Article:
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Matt Light Interview Transcript

Patriots offensive lineman Matt Light talks with the media during practice on Wednesday, August 3, 2011.

Q:How happy are you to be back?

ML:Hey look, I'm excited. I'm excited for all these guys that are out here, for all the work that both sides did to get this deal done. This is a heck of a time. I mean we've been sitting around waiting for this moment and for me personally, my family and everybody else, we're really excited to be back here in New England.

Q:Was there any doubt you would not be back here?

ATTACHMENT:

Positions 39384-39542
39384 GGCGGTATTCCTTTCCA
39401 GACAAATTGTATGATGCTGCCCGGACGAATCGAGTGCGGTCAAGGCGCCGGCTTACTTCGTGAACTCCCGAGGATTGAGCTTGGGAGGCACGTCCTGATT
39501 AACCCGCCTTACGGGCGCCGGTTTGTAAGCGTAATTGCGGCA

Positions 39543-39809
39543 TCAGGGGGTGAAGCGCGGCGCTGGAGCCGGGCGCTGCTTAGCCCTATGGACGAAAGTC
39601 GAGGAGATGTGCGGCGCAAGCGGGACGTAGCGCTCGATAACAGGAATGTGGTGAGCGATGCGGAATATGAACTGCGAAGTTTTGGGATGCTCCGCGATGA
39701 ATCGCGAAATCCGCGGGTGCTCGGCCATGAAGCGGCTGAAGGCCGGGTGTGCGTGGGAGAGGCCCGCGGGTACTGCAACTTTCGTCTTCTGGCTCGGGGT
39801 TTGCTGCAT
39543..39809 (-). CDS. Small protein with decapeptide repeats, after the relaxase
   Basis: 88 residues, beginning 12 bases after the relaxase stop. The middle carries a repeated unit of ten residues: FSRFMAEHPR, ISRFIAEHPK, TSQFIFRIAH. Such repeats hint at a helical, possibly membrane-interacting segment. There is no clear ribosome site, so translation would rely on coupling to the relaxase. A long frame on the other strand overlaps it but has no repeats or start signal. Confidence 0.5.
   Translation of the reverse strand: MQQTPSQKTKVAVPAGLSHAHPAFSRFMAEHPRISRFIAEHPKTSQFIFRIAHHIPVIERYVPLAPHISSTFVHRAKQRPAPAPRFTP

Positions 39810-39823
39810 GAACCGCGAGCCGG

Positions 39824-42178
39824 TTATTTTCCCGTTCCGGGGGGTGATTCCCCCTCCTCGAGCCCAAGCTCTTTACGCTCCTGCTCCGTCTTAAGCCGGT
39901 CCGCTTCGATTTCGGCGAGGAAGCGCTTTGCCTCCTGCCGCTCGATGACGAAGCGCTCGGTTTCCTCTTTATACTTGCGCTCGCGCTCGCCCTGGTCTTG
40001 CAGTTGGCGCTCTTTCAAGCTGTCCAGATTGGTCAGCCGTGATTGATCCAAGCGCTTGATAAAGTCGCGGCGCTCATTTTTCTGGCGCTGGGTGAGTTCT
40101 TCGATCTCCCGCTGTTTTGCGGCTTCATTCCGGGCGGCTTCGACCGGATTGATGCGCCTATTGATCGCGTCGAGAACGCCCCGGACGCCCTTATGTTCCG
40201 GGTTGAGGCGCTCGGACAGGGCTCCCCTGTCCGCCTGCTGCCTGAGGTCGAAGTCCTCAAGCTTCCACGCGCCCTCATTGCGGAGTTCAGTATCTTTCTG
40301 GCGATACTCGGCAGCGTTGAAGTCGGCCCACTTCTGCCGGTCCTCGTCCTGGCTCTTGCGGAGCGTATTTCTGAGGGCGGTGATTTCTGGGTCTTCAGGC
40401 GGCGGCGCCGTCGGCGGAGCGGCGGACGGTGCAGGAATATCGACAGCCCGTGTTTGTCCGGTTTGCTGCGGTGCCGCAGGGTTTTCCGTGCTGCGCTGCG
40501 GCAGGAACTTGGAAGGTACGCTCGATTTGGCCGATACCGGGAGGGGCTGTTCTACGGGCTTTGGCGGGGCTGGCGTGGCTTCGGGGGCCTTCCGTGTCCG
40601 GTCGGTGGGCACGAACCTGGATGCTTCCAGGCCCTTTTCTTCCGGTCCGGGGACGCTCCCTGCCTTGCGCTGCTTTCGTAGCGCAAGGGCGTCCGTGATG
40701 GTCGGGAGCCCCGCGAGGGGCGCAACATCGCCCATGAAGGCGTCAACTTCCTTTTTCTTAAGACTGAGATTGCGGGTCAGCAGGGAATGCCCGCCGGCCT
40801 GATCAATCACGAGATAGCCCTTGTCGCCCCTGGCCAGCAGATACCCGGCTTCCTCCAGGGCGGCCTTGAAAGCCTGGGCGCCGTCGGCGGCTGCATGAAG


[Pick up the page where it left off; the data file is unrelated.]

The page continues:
ML:There's always doubt unfortunately because it's a business. I think throughout the whole process we were hopeful that this would be the outcome. Like I said, we're happy to be here.

Q:What was your reaction when the Patriots drafted a left tackle in the first round?

ML:You know, competition is the name of the game. There's always going to be guys pushing everybody at every level when you have a coach like Bill [Belichick] and the rest of the staff. I think it's a good thing, it drives all of us -- that's why we're out here, we're out here to compete, compete against each other, compete against the opponent. Drafting a guy to come and fill in for these old bones -- it was inevitable, so hopefully we'll have some fun teaching him a thing or two out here.

Q:There was a quote from Ryan Clark today, the Steelers player rep, who questioned whether they could sign a deal by Thursday. Can you comment on that?